Art Live: COM, CAP and more

If you haven’t been to Phoenixville lately you’ll be pleasantly surprised when you visit. A new mix of young professionals and empty nesters live there and they’re infusing the borough with a fresh energy. The vibe on the street is cool, and so is the art at Community Arts Phoenixville (CAP).

A captivating show on view there right now titled, “Rust to Rise”. It is the second annual juried exhibition on view for the two year old CAP. I visited with the director, Kristen Pell to talk about the show and about CAP in general. This year’s juror was local artist and gallerist, Teresa Haag. The call asked artists to think about rebirth, gentrification, cycles, and community. Artists rose to the task and Haag selected a great mix including paintings, drawings, bas-reliefs and mixed media.

"Breathe" by Trisha Mae at CAP

First prize went to Trisha Mae for her self-portrait titled “Breathe”. The 36” x 65” piece, of charcoal on paper, is a touching portrait inspired by, in Maes’ words, “a brief pause between two climatic moments.” It deftly captures a young woman lost in contemplation. It made me wonder what she’d gone through. Interestingly Haag awarded both second and third runner up prizes to works made of found objects.

Shoniece Mercado’s touching piece of fabric and wood, “In Living Memory” and Bob Hakun’s “Slave to Time”, a piece that also caught my eye a few months ago at the Montgomery County Studio Tour. I came into the venue thinking this was an art center like any other I’d been to but came out with a different perspective. CAP is under the umbrella of Camphill Soltane. Its focus is to build community for all people regardless of background or ability. Hence, adults with developmental or intellectual disabilities, are welcome to participate in any of the classes or events and teachers are trained to work with folks who have special needs. CAP features experimental music, poetry and improvisation as well. The exhibition is on view until October 26th. Visit for more details. Visit for more information on Camphill Soltane.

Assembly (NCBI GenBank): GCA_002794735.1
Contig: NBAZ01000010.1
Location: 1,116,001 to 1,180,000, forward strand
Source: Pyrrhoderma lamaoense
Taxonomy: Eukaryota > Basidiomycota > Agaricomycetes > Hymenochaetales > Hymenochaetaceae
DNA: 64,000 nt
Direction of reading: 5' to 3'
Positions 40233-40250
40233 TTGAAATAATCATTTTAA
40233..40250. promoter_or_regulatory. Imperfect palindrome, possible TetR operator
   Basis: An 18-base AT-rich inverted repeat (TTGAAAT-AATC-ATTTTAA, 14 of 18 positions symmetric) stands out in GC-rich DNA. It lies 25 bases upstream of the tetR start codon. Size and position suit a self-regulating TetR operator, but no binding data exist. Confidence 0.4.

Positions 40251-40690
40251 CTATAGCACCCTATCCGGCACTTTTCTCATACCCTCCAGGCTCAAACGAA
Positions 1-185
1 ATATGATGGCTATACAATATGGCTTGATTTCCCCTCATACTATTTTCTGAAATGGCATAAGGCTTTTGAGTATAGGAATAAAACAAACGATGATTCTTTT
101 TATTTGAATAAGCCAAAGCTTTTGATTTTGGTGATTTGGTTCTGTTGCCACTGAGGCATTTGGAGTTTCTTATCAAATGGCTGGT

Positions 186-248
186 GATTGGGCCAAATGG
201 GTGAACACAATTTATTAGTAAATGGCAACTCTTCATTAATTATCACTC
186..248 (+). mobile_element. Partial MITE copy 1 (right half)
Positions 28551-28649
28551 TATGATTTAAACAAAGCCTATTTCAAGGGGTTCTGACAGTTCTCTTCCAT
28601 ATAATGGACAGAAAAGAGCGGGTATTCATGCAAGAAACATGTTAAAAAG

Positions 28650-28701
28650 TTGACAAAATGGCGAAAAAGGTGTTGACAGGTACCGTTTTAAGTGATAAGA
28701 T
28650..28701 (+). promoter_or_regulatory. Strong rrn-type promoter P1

"Slave to Time" by Bob Haakun

I spoke with artist and arts administrator Dolores Kirshner recently. Topics included her own art making and the arts at Clay on Main (COM), the center she manages in Oley. Kirshner, originally from Philadelphia, has had a 40 year career and isn’t slowing down anytime soon. Kirshner works with natural objects that she says “are left behind”. They could be insect casings, empty worm shells or discarded seed pods. She wants to make use of objects that have served their original purpose yet still retain their beauty. “I like using my traditional training and pushing my work to the edge of what people think of when they think of pottery”.  Her primary medium of clay is fitting; it’s one of oldest mediums available to artists given it is of the earth. Her artistic process is thoughtful. She’ll observe something for a long time before she begins making it. First, sketches are made on graph paper, chosen because the grid honors a symmetry found in life forms. She’ll then close her sketch book, look away and make something from her heart. Sometimes it works, sometimes it doesn’t but she isn’t concerned about mistakes. Her organic vessels are regal and command your attention.